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World Bank Helps Bangladesh Improve Water and Sanitation Services in Chittagong

On August 6, 2017, The government of Bangladesh signed an additional $47.50 million Bangladesh partnershipfinancing agreement with the World Bank to continue construction of new water infrastructure in Chittagong, and provide access to safe water to around 650,000 inhabitants in the city.

The additional financing to the Chittagong Water Supply Improvement and Sanitation Project will help the Chittagong Water Supply and Sewerage Authority (CWASA) to complete constructing the Modunaghat Water Treatment Plant and Patenga Booster Pumping Station, as well as to install 60 km of new water transmission pipeline and rehabilitate another 73 km pipeline from Kalurghat to the Patenga Booster Pumping Station.

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Netherlands invests in New Partnership that Aims to Help Countries Achieve a Water-Secure World for All

STORY HIGHLIGHTS

  • Water is a crucial aspect of development.Image
  • The Global Water Security & Sanitation Partnership launches July 1st.
  • The Partnership identifies sustainability, inclusion, institutions, financing and resilience as crucial for delivering the Sustainable Development Goals.

 

Water touches nearly every aspect of development. It drives economic growth, supports healthy ecosystems and is fundamental for life. However, this critical resource can harm as well as help. Water-related hazards such as floods, storms, and droughts are responsible for 9 out of 10 natural disasters.  Climate change is expected to increase this risk and place even greater stress on scarce water supplies.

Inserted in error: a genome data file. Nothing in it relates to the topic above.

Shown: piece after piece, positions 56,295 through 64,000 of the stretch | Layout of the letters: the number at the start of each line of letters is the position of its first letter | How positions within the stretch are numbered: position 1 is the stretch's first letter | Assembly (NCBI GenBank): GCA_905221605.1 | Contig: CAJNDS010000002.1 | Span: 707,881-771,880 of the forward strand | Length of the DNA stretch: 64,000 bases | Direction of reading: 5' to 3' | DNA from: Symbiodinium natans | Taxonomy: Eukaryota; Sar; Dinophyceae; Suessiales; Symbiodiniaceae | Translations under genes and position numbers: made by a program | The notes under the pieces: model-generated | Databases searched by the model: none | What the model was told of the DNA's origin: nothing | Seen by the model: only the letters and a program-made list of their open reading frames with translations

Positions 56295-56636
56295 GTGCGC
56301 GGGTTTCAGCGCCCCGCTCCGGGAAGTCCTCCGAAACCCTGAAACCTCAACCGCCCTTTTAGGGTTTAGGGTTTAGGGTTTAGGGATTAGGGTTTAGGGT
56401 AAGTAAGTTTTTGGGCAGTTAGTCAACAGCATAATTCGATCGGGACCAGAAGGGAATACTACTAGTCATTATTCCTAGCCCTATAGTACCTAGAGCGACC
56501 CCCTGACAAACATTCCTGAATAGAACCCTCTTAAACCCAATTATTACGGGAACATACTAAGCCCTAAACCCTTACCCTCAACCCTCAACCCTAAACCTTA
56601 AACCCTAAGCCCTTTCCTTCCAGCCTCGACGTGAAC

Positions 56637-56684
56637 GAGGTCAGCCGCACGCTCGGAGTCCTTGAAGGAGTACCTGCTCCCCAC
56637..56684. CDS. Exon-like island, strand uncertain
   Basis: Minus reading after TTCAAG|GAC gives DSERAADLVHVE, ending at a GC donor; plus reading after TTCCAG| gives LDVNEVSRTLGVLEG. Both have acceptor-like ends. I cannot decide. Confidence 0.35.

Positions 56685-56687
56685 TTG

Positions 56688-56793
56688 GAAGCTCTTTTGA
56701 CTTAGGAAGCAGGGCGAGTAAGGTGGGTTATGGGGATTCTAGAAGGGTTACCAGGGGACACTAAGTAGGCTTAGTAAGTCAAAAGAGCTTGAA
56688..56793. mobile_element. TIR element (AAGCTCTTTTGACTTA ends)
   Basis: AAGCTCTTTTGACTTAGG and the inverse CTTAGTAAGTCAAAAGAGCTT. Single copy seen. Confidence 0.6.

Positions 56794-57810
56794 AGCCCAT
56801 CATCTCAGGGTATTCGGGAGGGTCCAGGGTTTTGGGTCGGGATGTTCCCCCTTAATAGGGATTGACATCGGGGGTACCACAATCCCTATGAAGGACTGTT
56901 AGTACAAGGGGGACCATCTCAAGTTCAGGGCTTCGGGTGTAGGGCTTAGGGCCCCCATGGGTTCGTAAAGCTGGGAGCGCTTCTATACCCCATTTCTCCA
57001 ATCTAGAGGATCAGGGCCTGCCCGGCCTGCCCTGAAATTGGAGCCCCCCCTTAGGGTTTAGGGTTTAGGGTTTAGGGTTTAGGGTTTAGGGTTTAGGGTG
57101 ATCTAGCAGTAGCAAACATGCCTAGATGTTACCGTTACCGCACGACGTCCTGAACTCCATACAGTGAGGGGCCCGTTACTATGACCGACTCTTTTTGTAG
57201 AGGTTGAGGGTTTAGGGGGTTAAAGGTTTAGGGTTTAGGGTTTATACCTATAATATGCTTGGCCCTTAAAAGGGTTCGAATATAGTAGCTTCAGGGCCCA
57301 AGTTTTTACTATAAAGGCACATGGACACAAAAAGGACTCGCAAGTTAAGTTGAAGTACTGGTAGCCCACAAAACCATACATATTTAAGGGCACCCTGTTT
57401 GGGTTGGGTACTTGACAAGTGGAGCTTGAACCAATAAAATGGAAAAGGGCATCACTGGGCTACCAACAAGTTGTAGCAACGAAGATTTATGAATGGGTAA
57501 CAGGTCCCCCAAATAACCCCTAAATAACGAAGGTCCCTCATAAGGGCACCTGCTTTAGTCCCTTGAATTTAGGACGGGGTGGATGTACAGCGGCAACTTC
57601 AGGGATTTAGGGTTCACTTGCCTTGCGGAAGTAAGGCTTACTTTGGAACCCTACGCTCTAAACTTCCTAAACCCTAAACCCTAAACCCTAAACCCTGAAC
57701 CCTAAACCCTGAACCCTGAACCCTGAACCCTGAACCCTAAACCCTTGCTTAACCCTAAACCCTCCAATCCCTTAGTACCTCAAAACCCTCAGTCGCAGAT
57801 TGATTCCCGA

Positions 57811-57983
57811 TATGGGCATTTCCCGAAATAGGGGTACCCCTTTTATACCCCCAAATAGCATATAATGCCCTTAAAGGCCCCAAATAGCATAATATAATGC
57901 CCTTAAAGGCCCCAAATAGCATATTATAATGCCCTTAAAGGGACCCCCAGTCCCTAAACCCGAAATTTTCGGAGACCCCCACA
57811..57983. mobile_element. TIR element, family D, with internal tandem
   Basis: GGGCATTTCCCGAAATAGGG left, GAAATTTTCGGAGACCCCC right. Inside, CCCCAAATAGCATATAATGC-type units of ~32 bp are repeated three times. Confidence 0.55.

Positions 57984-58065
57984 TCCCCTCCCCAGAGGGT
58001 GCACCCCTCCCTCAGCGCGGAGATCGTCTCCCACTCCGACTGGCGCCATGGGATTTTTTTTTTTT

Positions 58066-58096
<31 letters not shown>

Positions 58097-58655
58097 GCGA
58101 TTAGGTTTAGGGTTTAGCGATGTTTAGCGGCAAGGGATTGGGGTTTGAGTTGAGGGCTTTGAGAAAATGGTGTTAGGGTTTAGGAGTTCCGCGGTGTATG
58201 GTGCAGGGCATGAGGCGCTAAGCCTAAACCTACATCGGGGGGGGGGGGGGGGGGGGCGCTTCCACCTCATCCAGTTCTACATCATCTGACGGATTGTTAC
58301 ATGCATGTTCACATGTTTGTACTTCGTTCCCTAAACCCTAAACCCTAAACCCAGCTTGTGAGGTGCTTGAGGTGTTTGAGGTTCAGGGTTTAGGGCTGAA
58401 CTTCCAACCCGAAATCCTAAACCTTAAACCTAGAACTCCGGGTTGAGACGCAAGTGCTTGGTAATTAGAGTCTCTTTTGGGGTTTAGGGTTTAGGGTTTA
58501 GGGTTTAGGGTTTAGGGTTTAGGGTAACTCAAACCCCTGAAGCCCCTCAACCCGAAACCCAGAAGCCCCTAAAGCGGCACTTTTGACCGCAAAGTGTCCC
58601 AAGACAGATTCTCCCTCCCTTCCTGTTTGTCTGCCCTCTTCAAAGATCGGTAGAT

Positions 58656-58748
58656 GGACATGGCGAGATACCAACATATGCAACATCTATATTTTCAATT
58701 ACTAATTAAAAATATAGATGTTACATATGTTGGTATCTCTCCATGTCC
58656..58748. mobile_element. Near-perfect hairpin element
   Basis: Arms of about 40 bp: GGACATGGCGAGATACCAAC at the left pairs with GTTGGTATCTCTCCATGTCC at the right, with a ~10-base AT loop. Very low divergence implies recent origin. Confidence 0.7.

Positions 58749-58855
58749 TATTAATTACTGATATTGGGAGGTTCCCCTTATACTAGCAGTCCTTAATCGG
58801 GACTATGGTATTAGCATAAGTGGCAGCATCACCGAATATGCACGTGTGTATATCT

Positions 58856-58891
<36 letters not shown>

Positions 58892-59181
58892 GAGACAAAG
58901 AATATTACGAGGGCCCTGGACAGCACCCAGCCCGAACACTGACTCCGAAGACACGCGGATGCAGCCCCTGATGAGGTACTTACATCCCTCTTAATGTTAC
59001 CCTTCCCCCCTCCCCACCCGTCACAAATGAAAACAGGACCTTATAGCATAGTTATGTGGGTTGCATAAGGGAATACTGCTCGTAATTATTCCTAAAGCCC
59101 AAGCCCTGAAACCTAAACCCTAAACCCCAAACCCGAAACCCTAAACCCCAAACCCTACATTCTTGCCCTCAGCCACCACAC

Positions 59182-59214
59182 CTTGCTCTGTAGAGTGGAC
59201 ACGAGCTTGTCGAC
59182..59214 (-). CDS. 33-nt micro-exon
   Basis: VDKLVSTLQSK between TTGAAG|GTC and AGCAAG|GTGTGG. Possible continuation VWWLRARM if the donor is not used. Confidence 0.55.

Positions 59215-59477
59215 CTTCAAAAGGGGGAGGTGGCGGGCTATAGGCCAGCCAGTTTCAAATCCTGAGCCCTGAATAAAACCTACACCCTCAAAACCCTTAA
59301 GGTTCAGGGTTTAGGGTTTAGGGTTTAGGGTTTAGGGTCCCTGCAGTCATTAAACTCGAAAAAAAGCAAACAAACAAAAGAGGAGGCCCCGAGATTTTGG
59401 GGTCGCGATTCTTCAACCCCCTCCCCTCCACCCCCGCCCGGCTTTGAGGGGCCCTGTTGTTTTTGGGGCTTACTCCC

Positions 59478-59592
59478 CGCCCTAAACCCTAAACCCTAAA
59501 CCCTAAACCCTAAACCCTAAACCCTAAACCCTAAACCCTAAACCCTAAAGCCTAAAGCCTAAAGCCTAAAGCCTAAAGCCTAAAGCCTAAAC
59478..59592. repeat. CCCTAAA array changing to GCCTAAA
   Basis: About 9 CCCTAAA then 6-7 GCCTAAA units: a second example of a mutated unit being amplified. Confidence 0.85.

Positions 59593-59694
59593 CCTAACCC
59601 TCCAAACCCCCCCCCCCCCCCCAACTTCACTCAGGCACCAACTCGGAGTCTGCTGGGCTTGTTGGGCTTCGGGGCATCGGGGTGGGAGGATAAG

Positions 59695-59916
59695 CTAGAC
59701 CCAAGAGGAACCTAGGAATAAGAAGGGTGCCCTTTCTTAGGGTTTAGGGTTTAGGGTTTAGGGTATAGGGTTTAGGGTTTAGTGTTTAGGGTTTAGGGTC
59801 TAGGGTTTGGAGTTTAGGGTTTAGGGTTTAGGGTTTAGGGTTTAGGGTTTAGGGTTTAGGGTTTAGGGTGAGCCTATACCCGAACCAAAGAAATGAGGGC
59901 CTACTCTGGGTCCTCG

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Chickens don’t use toilets: Why we should deal with animal feces for better sanitation

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<!– <!– /sites/all/themes/blogs/templates/header/js/jquery-1.4.4.min.js –>Those who have tried toilet training a pet dog or cat know that it is a difficult proposition.

Raising poultry

How about toilet training a flock of 30 chickens?

“Why would I want to?” Because in poor countries, chickens are everywhere, they are pooping wherever they want, and chicken feces is dangerous for young children.

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eC2: Impact Evaluation WASH and Cash Transfer in Niger

Deadline: 04-Jan-2017 at 11:59:59 PM (Eastern Time – Washington D.C.)

The World Bank is seeking a firm to prepare and undertake baseline data collection for awater long-term impact evaluation survey in Niger. The survey is a large-scale and complex survey. The sample will include approximately 3,500 households. The instruments will include a household survey that will be provided by the World Bank team and will include anthropometrics measurement of children under 5 years of age and water quality testing.
Baseline data is expected to be collected in approximately 150 villages in Dosso, Maradi, Zinder, Tillaberi and Tahoua. The data collection is expected to take place in late February/ early March 2017.